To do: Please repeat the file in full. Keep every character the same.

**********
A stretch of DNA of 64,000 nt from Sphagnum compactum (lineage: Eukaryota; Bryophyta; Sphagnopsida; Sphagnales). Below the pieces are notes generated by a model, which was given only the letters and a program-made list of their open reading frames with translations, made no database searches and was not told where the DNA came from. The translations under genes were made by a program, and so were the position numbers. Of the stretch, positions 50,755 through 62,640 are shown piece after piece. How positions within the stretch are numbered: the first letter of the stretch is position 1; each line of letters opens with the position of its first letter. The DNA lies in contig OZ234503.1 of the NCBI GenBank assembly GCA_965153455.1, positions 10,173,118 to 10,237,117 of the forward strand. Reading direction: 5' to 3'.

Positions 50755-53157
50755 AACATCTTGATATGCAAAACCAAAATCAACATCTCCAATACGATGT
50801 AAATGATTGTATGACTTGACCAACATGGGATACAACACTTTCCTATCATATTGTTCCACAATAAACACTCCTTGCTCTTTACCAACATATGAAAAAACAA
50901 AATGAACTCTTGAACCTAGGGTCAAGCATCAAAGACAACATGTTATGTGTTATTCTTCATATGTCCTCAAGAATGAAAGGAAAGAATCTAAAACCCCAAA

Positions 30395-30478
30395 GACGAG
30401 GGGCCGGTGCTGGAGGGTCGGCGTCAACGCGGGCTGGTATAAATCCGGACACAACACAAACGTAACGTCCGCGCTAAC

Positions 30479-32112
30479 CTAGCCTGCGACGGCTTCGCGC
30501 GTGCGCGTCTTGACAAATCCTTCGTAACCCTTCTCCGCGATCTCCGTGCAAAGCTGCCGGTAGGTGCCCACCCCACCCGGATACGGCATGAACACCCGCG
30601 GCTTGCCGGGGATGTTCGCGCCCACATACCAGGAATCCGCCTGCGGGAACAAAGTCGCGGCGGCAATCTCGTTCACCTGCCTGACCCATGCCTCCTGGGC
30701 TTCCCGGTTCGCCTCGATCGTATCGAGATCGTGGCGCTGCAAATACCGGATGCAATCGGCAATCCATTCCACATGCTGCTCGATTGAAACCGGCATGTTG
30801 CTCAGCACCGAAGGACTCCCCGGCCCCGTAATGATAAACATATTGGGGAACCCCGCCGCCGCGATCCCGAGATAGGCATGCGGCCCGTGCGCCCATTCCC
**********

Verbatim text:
A stretch of DNA of 64,000 nt from Sphagnum compactum (lineage: Eukaryota; Bryophyta; Sphagnopsida; Sphagnales). Below the pieces are notes generated by a model, which was given only the letters and a program-made list of their open reading frames with translations, made no database searches and was not told where the DNA came from. The translations under genes were made by a program, and so were the position numbers. Of the stretch, positions 50,755 through 62,640 are shown piece after piece. How positions within the stretch are numbered: the first letter of the stretch is position 1; each line of letters opens with the position of its first letter. The DNA lies in contig OZ234503.1 of the NCBI GenBank assembly GCA_965153455.1, positions 10,173,118 to 10,237,117 of the forward strand. Reading direction: 5' to 3'.

Positions 50755-53157
50755 AACATCTTGATATGCAAAACCAAAATCAACATCTCCAATACGATGT
50801 AAATGATTGTATGACTTGACCAACATGGGATACAACACTTTCCTATCATATTGTTCCACAATAAACACTCCTTGCTCTTTACCAACATATGAAAAAACAA
50901 AATGAACTCTTGAACCTAGGGTCAAGCATCAAAGACAACATGTTATGTGTTATTCTTCATATGTCCTCAAGAATGAAAGGAAAGAATCTAAAACCCCAAA

Positions 30395-30478
30395 GACGAG
30401 GGGCCGGTGCTGGAGGGTCGGCGTCAACGCGGGCTGGTATAAATCCGGACACAACACAAACGTAACGTCCGCGCTAAC

Positions 30479-32112
30479 CTAGCCTGCGACGGCTTCGCGC
30501 GTGCGCGTCTTGACAAATCCTTCGTAACCCTTCTCCGCGATCTCCGTGCAAAGCTGCCGGTAGGTGCCCACCCCACCCGGATACGGCATGAACACCCGCG
30601 GCTTGCCGGGGATGTTCGCGCCCACATACCAGGAATCCGCCTGCGGGAACAAAGTCGCGGCGGCAATCTCGTTCACCTGCCTGACCCATGCCTCCTGGGC
30701 TTCCCGGTTCGCCTCGATCGTATCGAGATCGTGGCGCTGCAAATACCGGATGCAATCGGCAATCCATTCCACATGCTGCTCGATTGAAACCGGCATGTTG
30801 CTCAGCACCGAAGGACTCCCCGGCCCCGTAATGATAAACATATTGGGGAACCCCGCCGCCGCGATCCCGAGATAGGCATGCGGCCCGTGCGCCCATTCCC